2020: A Year to Memoir Project

In December 2019, I signed on to work with Anne Heffron to help coach my writing into something, hopefully, resembling a memoir. We began in January, talking almost weekly for the last six months about process and personal truth and good storytelling. Today July 1 - the halfway point - writing something still feels very... Continue Reading →

"Why can’t our job here on earth be simply to inspire each other?"Graham Joyce

Nostalgia Table [Nov. 2019]

Thanksgiving will be small but not infelicitous. Which is to say there will be just three of us seated at the table, not the double-digit chair count of my childhood or some of the years during my time as a Wife. Though several others were invited, they've all found holiday homes for the day and... Continue Reading →

Not breathing too much.

We're not supposed to disrupt your life. We're supposed to fit-in beautifully. Fill a gap, a hole in your heart, in your life. find object, 2020d. j. dawson (b. 1963)mixed media on vocabulary card3 x 6 inches (approx.) Baby caulk. We were in need of rescue, shelter, family (which we have before we meet, by... Continue Reading →

Hericane. [sic]

In pre-dawn stillThe wind comes once everyThree minutes, bellowing deep in the treesSlow, picks up speed, then stops. dark ghost trainwinds down, swapping arrivers fordepartersWhose gossamer trench coating shuffle wetLeaves adhere, our front window stained Chapel glass between worlds. Warm and dry,tamed storming, unpredictable rowdyTimetables of bluster and agenda, measures of syncopated nature, theruthless spiced... Continue Reading →

Ghost.

Cold Spring Harbor, 2016d. j. dawson (b. 1963)digital photograph, unaltered The last, and only time, she wrote was January of this year. It was as though she accidentally included me on an email with photo attachments, that's how odd and out of left field. But, it was family-related and it was sweet, baby birthday photos... Continue Reading →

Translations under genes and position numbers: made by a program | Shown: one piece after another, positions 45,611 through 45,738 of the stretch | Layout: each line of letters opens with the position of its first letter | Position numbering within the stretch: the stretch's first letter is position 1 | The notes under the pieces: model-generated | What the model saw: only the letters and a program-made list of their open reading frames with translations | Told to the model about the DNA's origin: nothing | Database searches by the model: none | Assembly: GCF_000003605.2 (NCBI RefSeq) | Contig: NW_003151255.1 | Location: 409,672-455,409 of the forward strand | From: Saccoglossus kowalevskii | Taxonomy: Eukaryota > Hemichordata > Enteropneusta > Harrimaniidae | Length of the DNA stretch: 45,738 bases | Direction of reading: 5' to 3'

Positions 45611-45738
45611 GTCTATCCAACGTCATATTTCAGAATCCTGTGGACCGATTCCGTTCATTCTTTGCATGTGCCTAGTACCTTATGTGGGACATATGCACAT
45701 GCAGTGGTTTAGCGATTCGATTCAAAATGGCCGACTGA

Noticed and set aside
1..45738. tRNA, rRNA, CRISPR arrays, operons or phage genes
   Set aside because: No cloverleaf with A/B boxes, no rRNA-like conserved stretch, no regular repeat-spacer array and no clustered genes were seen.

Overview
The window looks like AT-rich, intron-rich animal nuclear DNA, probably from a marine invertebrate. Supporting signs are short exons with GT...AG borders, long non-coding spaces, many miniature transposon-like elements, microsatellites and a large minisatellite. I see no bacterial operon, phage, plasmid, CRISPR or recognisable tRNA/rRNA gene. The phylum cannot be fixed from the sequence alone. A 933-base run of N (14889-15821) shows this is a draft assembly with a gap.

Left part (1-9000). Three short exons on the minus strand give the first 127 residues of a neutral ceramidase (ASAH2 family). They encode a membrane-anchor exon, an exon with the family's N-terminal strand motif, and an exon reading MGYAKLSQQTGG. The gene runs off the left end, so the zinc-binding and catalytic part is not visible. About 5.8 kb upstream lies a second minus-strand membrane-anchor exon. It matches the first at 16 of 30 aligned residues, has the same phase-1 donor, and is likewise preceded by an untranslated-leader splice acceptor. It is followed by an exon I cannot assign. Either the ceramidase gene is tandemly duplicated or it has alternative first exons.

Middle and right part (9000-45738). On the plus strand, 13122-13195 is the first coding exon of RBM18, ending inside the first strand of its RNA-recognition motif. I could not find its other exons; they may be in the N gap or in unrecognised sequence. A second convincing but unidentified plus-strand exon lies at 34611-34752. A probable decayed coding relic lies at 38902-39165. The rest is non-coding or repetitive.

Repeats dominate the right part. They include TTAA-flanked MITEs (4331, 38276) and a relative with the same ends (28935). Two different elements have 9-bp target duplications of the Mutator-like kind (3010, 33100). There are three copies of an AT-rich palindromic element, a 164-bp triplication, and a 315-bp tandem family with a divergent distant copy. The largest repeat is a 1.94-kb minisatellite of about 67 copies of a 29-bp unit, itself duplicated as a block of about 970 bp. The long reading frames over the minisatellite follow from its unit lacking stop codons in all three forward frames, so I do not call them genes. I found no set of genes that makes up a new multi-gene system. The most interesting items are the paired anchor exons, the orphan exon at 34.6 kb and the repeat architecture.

Filling in the blanks.

One of the things adopted people lose through adoption is, most obviously, their family. This is the not-a-happy-ending side of things no one talked about, at least not until recently. As adopted people - or unwanted babies and children, as most of us began life as someone's shameful problem to solve - we were told... Continue Reading →

Balancing Act.

Somewhere between being born and being adopted, abandoned people learn that being pleasing means you're less likely to be left behind (again). If you're funny or engaging, kind, people might like you - you might even make some friends. If you're funny or smart or have some special talent or hobby, you might find your... Continue Reading →

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